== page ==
In 2003, the Branded Content Marketing Association was formed in order to promote branded content to a wider, international audience. In January 2008, the BCMA conducted a study intending to analyze the efficacy of branded content compared to traditional advertising. Reportedly, over one-third of people were skeptical about traditional ads, and only one-tenth trusted the companies producing such adverts. The study concluded that "in the overwhelming majority of cases consumers preferred the more innovative approach compared with traditional advertising".[26] Over 95% of the time, web sites that feature branded content were more successful than web sites featuring typical advertisements, and are 24% more effective at increasing the purchase intent of viewers. Branded content is most effective in the 18-34 age group, who tend to react with more positive opinions and being overall more responsive to branded sites. Online Publishers Association's President Pam Horan concluded, "In nearly every category measured, ad effectiveness scores on branded content sites were numerically higher than on the web in general, on portals or on ad networks.[27]

These positive results, however, having come from an organization which endeavors to promote the marketing practice, are subject to criticisms of bias.

Award community

Webby and Lovie awards among other had recognized Branded Content as a category in prior instances, but most awards within the advertising community officially began to grow to include branded content in 2012, when "Branded Content/Entertainment" became a category at EuroBest, Dubai Lynx Spikes Asia and Cannes Lions International Festival of Creativity.

See also

Further reading


  1. ^ "Content Marketing vs. Native Advertising: Which Is More Effective on Social?". Adweek. Retrieved . 
  2. ^ "Consumers Coming to Accept Native Advertising Done Right". EContent Magazine. 2014-07-28. Retrieved . 
  3. ^ Atkinson, Claire (14 April 2008). "Testing The Boundaries of Branded Entertainment". Advertising Age. 79 (15): S-12-S-18. 
  4. ^ a b Samuel, Lawrence R. (2009-03-06). Brought to You By: Postwar Television Advertising and the American Dream. University of Texas Press. ISBN 9780292774766. 
  5. ^ Severo, Richard (1994-04-04). "Betty Furness, 78, TV Reporter And Consumer Advocate, Dies". The New York Times. ISSN 0362-4331. Retrieved . 
  6. ^ Carter, Bill; Stelter, Brian (2009-12-08). "CBS Cancels 'As the World Turns,' Last Procter & Gamble Soap". The New York Times. ISSN 0362-4331. Retrieved . 
  7. ^ ROSENBERG, HOWARD (1992-01-06). "A Fascinating Documentary on the '50s Quiz Show Scandals". Los Angeles Times. ISSN 0458-3035. Retrieved . 
  8. ^ Goodman, Walter (1992). "TELEVISION VIEW; For $64,000: Who Lost in the Big Fix?". The New York Times. ISSN 0362-4331. Retrieved .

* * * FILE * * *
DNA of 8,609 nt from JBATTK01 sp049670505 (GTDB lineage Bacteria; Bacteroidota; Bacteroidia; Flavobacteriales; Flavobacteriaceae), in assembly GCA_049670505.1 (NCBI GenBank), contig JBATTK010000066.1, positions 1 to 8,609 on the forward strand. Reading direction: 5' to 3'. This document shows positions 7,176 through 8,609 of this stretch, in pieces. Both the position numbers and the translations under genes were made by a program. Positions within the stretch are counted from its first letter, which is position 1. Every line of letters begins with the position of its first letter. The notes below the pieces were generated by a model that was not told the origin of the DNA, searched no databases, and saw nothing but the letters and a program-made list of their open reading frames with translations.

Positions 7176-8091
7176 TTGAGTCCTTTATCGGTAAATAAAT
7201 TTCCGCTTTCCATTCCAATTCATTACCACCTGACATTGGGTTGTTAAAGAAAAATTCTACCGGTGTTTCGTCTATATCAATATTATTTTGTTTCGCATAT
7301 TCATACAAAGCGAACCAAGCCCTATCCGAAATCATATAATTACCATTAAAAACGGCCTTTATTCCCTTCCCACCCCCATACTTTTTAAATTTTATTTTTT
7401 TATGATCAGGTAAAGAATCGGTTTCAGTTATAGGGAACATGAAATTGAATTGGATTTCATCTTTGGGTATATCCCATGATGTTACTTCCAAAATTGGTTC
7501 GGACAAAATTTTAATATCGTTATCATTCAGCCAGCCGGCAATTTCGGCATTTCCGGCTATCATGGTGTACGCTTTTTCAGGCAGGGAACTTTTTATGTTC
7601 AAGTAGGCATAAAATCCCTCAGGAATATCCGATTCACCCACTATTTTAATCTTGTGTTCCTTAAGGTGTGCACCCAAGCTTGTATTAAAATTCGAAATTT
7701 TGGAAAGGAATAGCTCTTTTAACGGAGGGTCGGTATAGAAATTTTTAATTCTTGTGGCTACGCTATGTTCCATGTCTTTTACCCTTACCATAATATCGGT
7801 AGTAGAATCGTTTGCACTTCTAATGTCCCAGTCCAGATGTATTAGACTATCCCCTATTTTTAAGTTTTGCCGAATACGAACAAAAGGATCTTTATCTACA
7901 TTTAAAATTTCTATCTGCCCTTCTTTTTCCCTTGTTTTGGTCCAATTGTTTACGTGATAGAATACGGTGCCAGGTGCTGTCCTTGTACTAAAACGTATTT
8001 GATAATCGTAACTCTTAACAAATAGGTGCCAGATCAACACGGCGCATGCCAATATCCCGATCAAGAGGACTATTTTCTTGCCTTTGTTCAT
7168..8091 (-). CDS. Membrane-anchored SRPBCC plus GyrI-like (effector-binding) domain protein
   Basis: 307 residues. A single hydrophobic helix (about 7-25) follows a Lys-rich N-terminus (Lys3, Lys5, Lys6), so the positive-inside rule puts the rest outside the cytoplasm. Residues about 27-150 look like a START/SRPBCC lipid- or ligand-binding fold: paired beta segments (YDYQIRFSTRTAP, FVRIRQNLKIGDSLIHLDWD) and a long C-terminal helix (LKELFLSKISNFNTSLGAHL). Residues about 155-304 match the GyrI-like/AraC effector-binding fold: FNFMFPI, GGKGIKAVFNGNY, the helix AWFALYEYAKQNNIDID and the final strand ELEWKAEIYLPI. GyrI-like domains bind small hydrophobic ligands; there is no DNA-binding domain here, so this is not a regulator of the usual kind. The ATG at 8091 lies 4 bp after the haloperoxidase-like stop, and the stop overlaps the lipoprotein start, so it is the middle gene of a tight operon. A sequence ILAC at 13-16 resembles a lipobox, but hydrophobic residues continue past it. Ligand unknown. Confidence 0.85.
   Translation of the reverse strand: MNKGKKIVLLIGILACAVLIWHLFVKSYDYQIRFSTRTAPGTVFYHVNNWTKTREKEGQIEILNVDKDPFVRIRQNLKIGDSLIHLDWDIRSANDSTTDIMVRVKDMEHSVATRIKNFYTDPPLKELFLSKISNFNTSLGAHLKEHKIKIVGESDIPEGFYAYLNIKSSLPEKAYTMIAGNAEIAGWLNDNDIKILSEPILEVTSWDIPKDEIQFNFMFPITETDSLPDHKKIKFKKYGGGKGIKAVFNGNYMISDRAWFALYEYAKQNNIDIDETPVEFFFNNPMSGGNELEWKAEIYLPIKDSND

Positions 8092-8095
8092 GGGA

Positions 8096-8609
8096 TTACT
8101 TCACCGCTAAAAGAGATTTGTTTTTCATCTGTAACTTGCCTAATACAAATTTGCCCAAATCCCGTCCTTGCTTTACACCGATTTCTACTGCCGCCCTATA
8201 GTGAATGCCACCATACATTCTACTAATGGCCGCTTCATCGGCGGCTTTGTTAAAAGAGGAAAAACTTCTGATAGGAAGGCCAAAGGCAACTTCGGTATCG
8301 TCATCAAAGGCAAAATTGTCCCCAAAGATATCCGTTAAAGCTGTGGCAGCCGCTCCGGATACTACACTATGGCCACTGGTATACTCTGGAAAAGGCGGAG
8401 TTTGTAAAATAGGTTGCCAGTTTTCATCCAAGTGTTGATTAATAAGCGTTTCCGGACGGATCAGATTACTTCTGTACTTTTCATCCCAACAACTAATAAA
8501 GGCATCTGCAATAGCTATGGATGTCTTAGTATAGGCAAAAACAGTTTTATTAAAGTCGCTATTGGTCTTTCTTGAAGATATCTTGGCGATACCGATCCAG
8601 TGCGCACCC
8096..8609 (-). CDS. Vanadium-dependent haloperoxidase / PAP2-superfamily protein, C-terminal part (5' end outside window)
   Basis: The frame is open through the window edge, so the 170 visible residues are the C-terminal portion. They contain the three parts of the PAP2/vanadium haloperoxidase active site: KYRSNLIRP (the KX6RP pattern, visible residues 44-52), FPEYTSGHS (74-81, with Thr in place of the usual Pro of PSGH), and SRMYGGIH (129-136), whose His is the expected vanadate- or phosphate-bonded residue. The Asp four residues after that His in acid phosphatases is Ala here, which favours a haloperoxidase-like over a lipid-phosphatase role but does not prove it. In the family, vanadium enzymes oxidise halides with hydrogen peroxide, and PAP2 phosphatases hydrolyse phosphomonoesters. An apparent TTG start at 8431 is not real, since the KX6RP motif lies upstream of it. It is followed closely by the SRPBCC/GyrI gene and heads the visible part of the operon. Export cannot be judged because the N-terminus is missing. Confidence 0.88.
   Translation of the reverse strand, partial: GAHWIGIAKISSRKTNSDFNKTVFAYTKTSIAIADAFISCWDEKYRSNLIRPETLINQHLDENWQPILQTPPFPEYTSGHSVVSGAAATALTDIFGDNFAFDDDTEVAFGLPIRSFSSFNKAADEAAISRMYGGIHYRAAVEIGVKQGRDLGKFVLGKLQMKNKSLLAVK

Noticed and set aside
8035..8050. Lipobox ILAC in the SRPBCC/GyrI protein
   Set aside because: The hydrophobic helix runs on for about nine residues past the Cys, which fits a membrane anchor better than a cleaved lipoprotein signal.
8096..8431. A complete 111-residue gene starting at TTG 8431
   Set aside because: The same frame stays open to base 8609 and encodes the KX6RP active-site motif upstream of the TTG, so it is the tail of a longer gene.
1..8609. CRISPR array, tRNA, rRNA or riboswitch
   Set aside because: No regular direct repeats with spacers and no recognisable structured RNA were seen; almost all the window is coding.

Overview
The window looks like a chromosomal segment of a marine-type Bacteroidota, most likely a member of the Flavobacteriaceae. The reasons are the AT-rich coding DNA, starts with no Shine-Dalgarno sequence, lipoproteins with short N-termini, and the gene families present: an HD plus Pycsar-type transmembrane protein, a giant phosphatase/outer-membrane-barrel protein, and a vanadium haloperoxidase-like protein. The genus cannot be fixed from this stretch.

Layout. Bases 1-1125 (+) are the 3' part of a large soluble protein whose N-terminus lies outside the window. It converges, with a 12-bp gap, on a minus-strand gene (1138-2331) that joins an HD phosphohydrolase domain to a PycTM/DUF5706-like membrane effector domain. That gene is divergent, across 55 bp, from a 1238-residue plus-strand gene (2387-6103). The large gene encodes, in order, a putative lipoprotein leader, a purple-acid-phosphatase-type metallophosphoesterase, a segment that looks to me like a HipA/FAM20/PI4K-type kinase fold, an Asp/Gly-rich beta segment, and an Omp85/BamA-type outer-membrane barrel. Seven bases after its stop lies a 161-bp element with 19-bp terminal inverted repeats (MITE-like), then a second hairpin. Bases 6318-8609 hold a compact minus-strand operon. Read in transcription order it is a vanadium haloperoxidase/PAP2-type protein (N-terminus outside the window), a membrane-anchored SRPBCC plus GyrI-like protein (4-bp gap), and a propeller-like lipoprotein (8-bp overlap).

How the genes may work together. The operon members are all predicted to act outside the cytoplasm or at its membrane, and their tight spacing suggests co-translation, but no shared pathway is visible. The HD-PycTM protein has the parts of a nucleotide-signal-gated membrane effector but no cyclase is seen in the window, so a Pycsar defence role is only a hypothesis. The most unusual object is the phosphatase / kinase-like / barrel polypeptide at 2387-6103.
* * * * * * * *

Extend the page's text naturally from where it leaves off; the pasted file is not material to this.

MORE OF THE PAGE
9. ^ "Encyclopedia of Television - Quiz Show Scandals". The Museum of Broadcast Communications. Retrieved . 
  10. ^ ROSENBERG, HOWARD (1992-01-06). "A Fascinating Documentary on the '50s Quiz Show Scandals". Los Angeles Times. ISSN 0458-3035. Retrieved . 
  11. ^ "AdAge Encyclopedia of Advertising: 1950s". Advertising Age. Retrieved . 
  12. ^ Rabin, Nathan. "Ronald McDonald Approved Case File #151: Mac And Me". The A.V. Club. Retrieved . 
  13. ^ Harrison, Eric (1999-08-29). "Branded Into the Scenery: Commentary: Advertising is so much a part of life that it's understandable to find familiar products in films. But sometimes it goes too far". Los Angeles Times. ISSN 0458-3035. Retrieved . 
  14. ^ WILMINGTON, MICHAEL (1988-08-15). "MOVIE REVIEW : 'Mac and Me' Takes a Big McBite Out of 'E.T.'". Los Angeles Times. ISSN 0458-3035. Retrieved . 
  15. ^ "Hallmark Hall Of Fame Films To Move To Hallmark Channel". Multichannel. Retrieved . 
  16. ^ LOWERY, STEVEN (1996-04-10). "Disney and NHL Hope Young Fans Will Be Drawn to Hockey Via Animated Series". Los Angeles Times. ISSN 0458-3035. Retrieved . 
  17. ^ "The Wide (disney) World Of Sports". Sun-Sentinel. Retrieved . 
  18. ^ "BMW Films: The Ultimate Marketing Scheme". iMedia. Retrieved . 
  19. ^ "The Hire Film Series By BMW to End". Motor Trend. 2005-10-13. Retrieved . 
  20. ^ Andreeva, Nellie (2011-04-02). "Procter & Gamble Backs Another Family Friendly TV Movie/Backdoor Pilot On NBC". Deadline. Retrieved . 
  21. ^ Schneider, Michael (2010-02-22). "Walmart's and Procter & Gamble's family-friendly primetime gamble". Variety. Retrieved . 
  22. ^ "P&G, Walmart Find Success as Moviemakers for Their Brands". Advertising Age. Retrieved . 
  23. ^ "Branded content lessons from Red Bull Media House". Marketing. Retrieved . 
  24. ^ O'Brien, James. "How Red Bull Takes Content Marketing to the Extreme". Mashable. Retrieved . 
  25. ^ Higgins, Matt (2007-03-03). "Red Bull's Headlong Frozen Dash Is a Crash Course in Marketing". The New York Times. ISSN 0362-4331. Retrieved . 
  26. ^ "Commissioned Research:Milestone Attitudinal Consumer Study". 
  27. ^ Marken, G.A. "Andy" (2006). "Branded Entertainment". Public Relations Quarterly. 51 (4): 2-3.